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A toilet break and a secret deal: What really happened during the sex work vote?


Proponents of a defeated Bill to decriminalise sex work in SA blame “political games” for the shock defeat, but were Machiavellian machinations really to blame? Tom Richardson investigates.

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Three MPs were absent for the vote that stunned state parliament yesterday, when legislation sponsored by Greens MLC Tammy Franks was decisively shot down in the House of Assembly.

Adding insult to the injury, it failed even to pass the second reading vote, meaning it was killed off without detailed debate or the chance for amendment.

Of the 24 MPs who voted against it in a conscience vote – which is not governed by party lines – nine were from the ALP, all hailing from the party’s Right faction, Labor Unity.

Several factional insiders have pointed to the fact that two of their number, Dana Wortley and Jon Gee, voted for the legislation to progress as evidence the faction did not strong-arm members to kill the Bill.

Wortley said she was happy for the issue to proceed to further debate, while InDaily was unable to contact Gee this morning.

Their Labor Unity colleagues also argue that first-term frontbencher Jayne Stinson intended to vote ‘Yes’, but was absent in a pairing arrangement with Liberal Nick McBride, a conservative-aligned Liberal backbencher from the south-east.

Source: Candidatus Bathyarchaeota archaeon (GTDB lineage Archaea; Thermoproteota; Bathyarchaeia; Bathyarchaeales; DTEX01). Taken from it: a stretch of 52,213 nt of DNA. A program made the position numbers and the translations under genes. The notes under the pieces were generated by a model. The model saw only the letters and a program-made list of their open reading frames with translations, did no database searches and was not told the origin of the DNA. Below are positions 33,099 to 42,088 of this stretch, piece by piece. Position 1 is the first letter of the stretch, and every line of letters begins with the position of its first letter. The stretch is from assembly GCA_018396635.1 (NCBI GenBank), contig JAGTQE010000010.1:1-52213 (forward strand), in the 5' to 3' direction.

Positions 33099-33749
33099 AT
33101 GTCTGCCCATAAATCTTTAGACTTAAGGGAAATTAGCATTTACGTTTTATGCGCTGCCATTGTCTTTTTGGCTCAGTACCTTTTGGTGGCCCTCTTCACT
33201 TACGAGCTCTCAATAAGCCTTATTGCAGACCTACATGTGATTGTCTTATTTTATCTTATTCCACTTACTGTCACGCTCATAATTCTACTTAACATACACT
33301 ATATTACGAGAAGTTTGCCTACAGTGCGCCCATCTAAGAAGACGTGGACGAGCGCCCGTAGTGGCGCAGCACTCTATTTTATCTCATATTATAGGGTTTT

But mystery surrounds the pairing arrangement – including by whom it was instigated.

InDaily yesterday asked Stinson by SMS how she had intended to vote, with the MP sending a photograph of the pair sheet, which records her as a ‘Yes’, by way of reply.

McBride last night told InDaily he “was approached by Jayne” to take part in the pair.

A pair is an arrangement that allows MPs with pressing business, usually of a personal nature, to be absent from parliament, with a member of the opposite side absenting themselves from divisions to cancel out their lost vote.

Interestingly, Labor has been refusing to grant them to Government MPs during the current term of parliament.

But in this case, both MPs were present in the chamber throughout the sitting day.

In fact, footage from parliament’s video stream shows Stinson absenting herself from the chamber (right of screen), just as Attorney-General Vickie Chapman rises to introduce the sex work vote.

Subsequent footage shows her returning for the very next vote, minutes later (via right hand door).

“She didn’t want to be seen in the chamber in that vote,” one source told InDaily.

Franks said Stinson “got up and walked out of the chamber when Vickie started speaking”.

“There was no reason for them to have a pair – they were both in the chamber, and they both left the chamber,” she said.

“If she was really a Yes, why didn’t she go and vote Yes?”

But Stinson was less than happy to be lumped in with her factional colleagues as a ‘No’ vote, taking Franks to task on social media for suggesting she had opposed the Bill, and pointing to the Pair Sheet as evidence.